BEIJING — Despite having the largest population of any country in the world, China isn't having enough babies.
That's the unspoken conclusion of a government plan, published Wednesday, which revealed that the relaxation of China's one-child-only policy has so far failed to boost the country's birth rate enough to avoid significant demographic challenges in the coming decades.
The easing of the one-child policy, which was amended in early 2016 to allow all Chinese families to have two children, helped push the number of births in the country to 17.86 million in 2016, an increase of 7.9 percent over 2015, according to state media reports citing China's National Health and Family Planning Commission. The figure was the highest since 2000.
Other data released by China's National Bureau of Statistics recorded a slightly higher figure of 18.46 million births in 2016.
Despite the increase, China's fertility rate remains below replacement level — at which a population naturally replenishes itself from one generation to the next — where it has languished for years, according to the National Population Development Plan 2016 - 2030, issued by China's State Council, the country's cabinet.
Despite state media trumpeting the increase as evidence of the two-child policy's success, the increase in births is lower than the figure of 20 million for which authorities had hoped — and even that figure would not have allowed the country to sidestep the demographic train rolling toward it.
The report released Wednesday warns that China faces a turning point over the next 15 years, particularly between 2021 and 2030. The aging of the population will accelerate, increasing pressure on social security and public services. At the same time, the working-age population will shrink, damaging economic growth and reducing the tax income required to support the elderly.
The report predicted that a quarter of China's population will be over 60 in 2030, compared with about 16 percent in 2015.
Conversely, the working-age population — those aged between 15-59 — will be 80 million fewer in 2030 than in 2015, according to a statement Wednesday from China's National Development and Reform Commission, cited by the Wall Street Journal.
The report predicts China's population will peak in 2030 at 1.45 billion. It stood at around 1.37 billion in 2015.
Experts suggest that China's demographic crisis is in part a legacy of its attempt at population control through the one-child policy.
"In traditional Chinese culture, more children meant more prosperity, so the traditional household would hope for more children, but the one-child policy has played a role in affecting that," said Jieyu Liu, deputy director of the China Institute at London's School of Oriental and African Studies.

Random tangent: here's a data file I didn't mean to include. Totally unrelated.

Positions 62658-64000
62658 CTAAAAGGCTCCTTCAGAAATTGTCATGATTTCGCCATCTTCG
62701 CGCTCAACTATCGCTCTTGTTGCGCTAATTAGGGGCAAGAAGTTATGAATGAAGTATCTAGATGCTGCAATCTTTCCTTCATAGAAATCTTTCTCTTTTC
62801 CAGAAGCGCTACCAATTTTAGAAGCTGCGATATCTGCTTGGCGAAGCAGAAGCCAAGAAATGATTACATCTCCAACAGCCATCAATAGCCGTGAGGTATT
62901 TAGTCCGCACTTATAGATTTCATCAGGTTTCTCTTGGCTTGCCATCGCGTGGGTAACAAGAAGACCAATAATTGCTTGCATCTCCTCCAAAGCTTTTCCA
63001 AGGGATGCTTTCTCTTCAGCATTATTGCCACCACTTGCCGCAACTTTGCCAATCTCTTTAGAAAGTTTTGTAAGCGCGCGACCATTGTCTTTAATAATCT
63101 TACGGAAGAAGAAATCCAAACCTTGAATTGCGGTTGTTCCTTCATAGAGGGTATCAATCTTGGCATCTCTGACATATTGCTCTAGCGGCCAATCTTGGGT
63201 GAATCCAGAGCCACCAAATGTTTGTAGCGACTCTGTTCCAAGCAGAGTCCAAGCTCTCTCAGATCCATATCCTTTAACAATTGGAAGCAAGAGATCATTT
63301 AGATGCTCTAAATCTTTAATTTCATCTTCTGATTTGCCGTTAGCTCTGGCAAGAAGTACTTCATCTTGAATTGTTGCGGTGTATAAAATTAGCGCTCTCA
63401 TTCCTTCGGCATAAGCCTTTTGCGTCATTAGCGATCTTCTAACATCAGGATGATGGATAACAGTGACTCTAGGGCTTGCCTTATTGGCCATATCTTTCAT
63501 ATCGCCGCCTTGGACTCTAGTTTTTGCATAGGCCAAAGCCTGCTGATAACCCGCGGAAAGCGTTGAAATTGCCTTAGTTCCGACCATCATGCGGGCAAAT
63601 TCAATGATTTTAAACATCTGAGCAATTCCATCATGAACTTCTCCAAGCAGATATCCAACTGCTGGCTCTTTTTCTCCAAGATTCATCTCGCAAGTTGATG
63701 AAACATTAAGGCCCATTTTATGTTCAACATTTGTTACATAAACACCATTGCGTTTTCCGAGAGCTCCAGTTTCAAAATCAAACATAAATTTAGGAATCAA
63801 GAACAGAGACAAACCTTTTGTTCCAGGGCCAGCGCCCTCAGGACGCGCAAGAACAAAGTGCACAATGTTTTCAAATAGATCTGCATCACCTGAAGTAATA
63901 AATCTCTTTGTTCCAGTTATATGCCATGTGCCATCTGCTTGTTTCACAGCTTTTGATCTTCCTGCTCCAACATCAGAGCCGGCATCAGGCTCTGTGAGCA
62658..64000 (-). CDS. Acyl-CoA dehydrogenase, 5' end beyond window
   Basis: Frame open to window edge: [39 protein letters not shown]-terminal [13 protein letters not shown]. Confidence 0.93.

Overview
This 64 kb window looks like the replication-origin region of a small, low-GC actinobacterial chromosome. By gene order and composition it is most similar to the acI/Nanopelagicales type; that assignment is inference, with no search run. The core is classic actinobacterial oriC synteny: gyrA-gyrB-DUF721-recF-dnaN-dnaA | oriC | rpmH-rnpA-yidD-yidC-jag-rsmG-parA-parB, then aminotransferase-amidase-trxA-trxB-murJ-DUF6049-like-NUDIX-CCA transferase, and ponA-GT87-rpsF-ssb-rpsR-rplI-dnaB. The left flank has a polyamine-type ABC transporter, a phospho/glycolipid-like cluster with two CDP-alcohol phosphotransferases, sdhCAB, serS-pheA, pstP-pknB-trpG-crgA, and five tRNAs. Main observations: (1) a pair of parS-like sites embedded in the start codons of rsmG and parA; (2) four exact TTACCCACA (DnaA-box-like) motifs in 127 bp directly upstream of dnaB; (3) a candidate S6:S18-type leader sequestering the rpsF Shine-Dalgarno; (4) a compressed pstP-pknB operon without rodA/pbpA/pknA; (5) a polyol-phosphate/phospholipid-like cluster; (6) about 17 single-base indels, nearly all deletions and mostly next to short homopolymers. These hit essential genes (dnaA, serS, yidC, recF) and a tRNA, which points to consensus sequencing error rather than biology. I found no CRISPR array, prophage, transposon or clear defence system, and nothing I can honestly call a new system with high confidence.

"This recent change to the one-child policy is mostly affecting urban populations," she said. "Since the 1980s, rural households were allowed to have a second child if their first was not a son. I think that after 36 years under the one-child policy, a lot of urban couples have already adapted into this one-child culture."
People with whom NBC News spoke this week on the streets of the Chinese capital expressed concern about the challenges facing parents in China.
Liu Wei, a 27-year-old Beijing resident and mother of a 14-month-old girl, said she was hesitating over having another baby.
"Raising a child is very expensive," she said. "My daughter just had an ordinary cold and we have already spent about $1400 for several days of treatment."
"If the couple are both working, no one would be there to take care of the baby at home," said Wu Fan, 31.
The shop-owner added: "Another reason is expensive housing, especially in Beijing. I plan to have our baby this year, but whether I will want to have a second child I am not sure yet."
All those with whom NBC News spoke on the streets of Beijing this week cited finances as a major obstacle to either having either a first or a second child. Concerns about China's notorious air pollution were also raised.
Experts also told NBC News that low levels of parental leave — four months for women and two weeks to nothing at all for men — along with a lack of affordable child care have diminished parents' desire for a second child.
So, can China's ruling Communist Party fix the problem? Experts suggested the government will struggle to effect meaningful change.
"The bottom line is that this is a very hard area to have any impact on. It's mostly about public attitudes," Professor Kerry Brown, director of the Lau China Institute at London's King's College, told NBC News.
"Trying to have campaigns encouraging people to have bigger families, it's very limited what you can do," he said. "The economic constraints on people in China are very great. It'll probably have a very limited impact, whatever the government does. It's about creating the right mood music as it were."
Despite China's baby deficit, the country has resisted calls from some activists to abandon restrictions on the number of children families can have.
The government's population plan says the environmental carrying capacity, food and water supplies, energy production and the ability of medical and public services to cope would be stretched by too great an increase in population.
For the time being, however, such concerns remain hypothetical.
"The problem," Russell said, "is that many families are just not having many children — period."
Mark Hanrahan reported from London